JailOn Tuesday, July 17, several members of Westchester’s New York State Assembly delegation toured Westchester’s correctional complex, and gained a first-hand account of the issue of mental illness and its interplay with county jails.

Westchester County Executive George Latimer also attended the tour and noted: “Instead of heading to state prison, most inmates in our County jail will return home to Westchester -- whether its Yonkers, Port Chester, Briarcliff or North Salem.  People with criminal histories and mental illness often feel that the deck is stacked against them. Through our Departments of Correction and Community Mental Health, Westchester is actively trying to change that dynamic.”  

Over several years, Westchester’s jail population has steadily declined to its current census of approximately 1000 inmates in custody, its lowest level since 1986.  While the jail’s census has declined, the individuals in custody present significant challenges from a medical, mental health or behavioral perspective.  Approximately 30 percent of the jail’s population receives mental health services while in custody, and many suffer from serious mental illness (SMI), chemical dependency and histories of significant trauma and abuse.

In addressing the delegation, Correction Commissioner Joseph K. Spano stated: “Regardless of the size of a facility -- whether it’s Westchester, Rikers Island or a 40-bed jail on the Canadian border -- all 62 counties faces similar challenges in addressing inmates’ serious mental illness.  In Westchester, our nationally-recognized treatment program has a two-fold mission: to provide inmates with critical services, while at the same time enhancing the safety of our staff members.” 

At the County jail, facility intake is a critical ‘first encounter’ with newly-admitted inmates, who are screened for suicidality, injuries, illness and other issues requiring immediate response. A statewide model, the Department of Correction’s inmate database communicates with the Department of Community Mental Health (DCMH), which then sends the jail an alert if the inmate has been receiving mental health services in the community.  Thereafter, a mental health ‘scoring system’ developed by the jail’s inmate health service provider (NYCCS) classifies inmates according to their needs and risks.

In 2014, Westchester County received a start-up grant of $50,000 from New York State to further evidence-based jail mental health practices.  Using this grant as ‘seed money,’ DOC, DCMH and NYCCS developed the Community Oriented Reentry Program (CORE), which provides focused group programming for adult male inmates suffering from serious mental illness.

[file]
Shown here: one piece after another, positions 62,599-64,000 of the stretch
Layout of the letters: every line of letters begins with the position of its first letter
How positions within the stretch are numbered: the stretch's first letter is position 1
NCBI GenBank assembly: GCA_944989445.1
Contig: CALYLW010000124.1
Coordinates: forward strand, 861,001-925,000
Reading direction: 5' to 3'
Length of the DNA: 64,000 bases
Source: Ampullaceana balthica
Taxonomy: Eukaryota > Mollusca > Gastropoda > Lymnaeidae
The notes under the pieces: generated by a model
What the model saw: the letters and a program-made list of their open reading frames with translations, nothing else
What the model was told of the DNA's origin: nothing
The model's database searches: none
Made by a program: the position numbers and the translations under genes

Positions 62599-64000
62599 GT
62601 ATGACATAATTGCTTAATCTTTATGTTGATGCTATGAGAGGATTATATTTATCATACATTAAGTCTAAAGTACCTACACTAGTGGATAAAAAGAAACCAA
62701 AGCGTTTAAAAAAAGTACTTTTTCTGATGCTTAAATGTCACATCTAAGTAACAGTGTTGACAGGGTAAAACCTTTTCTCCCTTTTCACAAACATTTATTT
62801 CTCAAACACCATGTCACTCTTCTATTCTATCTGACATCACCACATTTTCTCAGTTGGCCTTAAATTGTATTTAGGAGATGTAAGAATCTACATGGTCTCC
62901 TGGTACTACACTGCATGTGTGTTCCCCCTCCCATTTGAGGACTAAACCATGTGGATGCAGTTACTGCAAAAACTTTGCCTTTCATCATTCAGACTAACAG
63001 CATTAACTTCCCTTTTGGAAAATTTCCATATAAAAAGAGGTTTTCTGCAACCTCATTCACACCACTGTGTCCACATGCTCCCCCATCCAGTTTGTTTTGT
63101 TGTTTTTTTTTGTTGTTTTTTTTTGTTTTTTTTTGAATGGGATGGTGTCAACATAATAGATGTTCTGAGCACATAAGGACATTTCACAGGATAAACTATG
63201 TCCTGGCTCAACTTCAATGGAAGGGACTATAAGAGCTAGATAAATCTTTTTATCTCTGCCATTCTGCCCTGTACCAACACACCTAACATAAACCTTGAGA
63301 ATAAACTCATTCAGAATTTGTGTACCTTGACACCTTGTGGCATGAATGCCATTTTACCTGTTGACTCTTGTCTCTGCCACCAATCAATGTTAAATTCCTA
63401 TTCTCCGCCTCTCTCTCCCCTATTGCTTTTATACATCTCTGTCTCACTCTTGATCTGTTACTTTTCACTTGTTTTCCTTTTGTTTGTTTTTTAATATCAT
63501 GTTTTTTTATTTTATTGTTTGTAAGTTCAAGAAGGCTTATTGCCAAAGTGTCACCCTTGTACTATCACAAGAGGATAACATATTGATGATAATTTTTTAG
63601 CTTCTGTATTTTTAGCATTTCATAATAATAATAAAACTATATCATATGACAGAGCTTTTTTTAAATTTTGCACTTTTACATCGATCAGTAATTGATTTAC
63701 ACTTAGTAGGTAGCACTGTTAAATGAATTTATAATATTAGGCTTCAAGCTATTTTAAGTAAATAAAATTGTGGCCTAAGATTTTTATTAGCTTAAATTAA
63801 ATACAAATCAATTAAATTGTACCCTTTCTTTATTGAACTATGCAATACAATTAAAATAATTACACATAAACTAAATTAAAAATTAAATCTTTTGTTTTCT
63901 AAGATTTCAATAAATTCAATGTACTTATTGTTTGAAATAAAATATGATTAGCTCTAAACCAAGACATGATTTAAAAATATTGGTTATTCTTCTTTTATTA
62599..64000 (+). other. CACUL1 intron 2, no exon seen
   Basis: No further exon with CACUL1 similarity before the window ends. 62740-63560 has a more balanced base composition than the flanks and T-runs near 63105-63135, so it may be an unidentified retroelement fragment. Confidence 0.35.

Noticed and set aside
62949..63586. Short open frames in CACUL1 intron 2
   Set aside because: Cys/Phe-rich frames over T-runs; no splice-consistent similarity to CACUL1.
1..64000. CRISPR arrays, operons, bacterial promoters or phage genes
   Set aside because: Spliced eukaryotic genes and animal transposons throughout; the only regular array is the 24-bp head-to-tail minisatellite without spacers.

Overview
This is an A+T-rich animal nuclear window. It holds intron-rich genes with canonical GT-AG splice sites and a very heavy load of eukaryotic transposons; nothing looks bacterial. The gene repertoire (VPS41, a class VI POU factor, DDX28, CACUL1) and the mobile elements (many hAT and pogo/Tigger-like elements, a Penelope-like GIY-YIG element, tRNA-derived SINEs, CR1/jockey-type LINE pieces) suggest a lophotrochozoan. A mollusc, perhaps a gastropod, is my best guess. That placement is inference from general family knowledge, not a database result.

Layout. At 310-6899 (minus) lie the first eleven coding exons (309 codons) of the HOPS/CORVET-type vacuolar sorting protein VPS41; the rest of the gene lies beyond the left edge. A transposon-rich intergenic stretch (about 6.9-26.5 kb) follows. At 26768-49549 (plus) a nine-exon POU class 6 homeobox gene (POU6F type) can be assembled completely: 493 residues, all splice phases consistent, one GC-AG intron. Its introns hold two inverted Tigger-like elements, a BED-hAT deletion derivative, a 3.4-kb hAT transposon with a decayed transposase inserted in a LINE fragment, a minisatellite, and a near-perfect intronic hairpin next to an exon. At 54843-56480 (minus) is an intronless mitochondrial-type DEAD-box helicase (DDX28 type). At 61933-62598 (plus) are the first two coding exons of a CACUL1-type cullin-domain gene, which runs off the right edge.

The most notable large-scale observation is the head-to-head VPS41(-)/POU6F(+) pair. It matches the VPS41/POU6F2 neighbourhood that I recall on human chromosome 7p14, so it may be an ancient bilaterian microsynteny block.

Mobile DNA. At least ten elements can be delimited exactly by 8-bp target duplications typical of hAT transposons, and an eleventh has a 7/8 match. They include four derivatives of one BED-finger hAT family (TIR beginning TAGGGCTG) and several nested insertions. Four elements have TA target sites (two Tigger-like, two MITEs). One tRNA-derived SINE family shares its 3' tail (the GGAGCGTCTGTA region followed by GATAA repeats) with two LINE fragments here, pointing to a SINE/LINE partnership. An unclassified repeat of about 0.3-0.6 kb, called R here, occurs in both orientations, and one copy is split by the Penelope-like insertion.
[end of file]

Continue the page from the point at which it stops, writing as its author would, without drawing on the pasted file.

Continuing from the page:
DCMH Commissioner Michael Orth explained: “What is truly unique about CORE is the wide array of community-based services that come into the jail to work with this population. In Westchester, discharge planning begins at intake. We recognize that inmates with serious mental illness need intensive programming to increase their odds of reintegrating into the community.”

All inmates involved in CORE do so voluntarily -- no one is mandated by a judge or jury to attend.  They participate in programs such as art therapy, yoga, guest speakers and journaling.  Partners hail from all corners of the County and include both mental health organizations as well as spiritual care providers, like churches and mosques.  The program has since been expanded to other ‘special needs’ populations, such as inmates under the age of 19 and females. 

Once CORE was up and running, the jail saw serious incidents involving its participants drop drastically, including far less inmate assaults, requests for protective custody and general misbehavior. Justin Pruyne, one of the jail’s Deputy Commissioners, stated: “Introducing CORE was admittedly a leap of faith for many of us.  We had concerns as to whether 44 inmates with serious mental illness could live together peacefully in a wide open housing area.  What we’ve seen has been dramatic -- assaults in CORE are virtually non-existent and its residents have developed a true sense of community and togetherness.”

Westchester is home to the only New York State jail with dual national accreditation and, in 2017, CORE was selected by the National Commission on Correctional Health Care as its ‘Program of the Year’. Receiving this award over 300 other NCCHC member-organizations nationwide, the CORE program has also been recognized by New York State and the United States Department of Justice as truly groundbreaking. 

DCMH Deputy Commissioner Joseph Glazer stated: “For Westchester and its partners, national recognition does not mean that the good work can ever stop or that new challenges will not be presented.  In recent years, the jail has seen a steady increase in individuals arriving addicted to opioids and other substances, as well as mental health needs.  In Westchester, the jail is another part of our continuum of care. We are committed to ensuring person-centered treatment for individuals in Westchester, no matter where they live. As part of the legislators’ tour, Westchester discussed areas for further collaboration with New York State government on these issues of mutual concern.”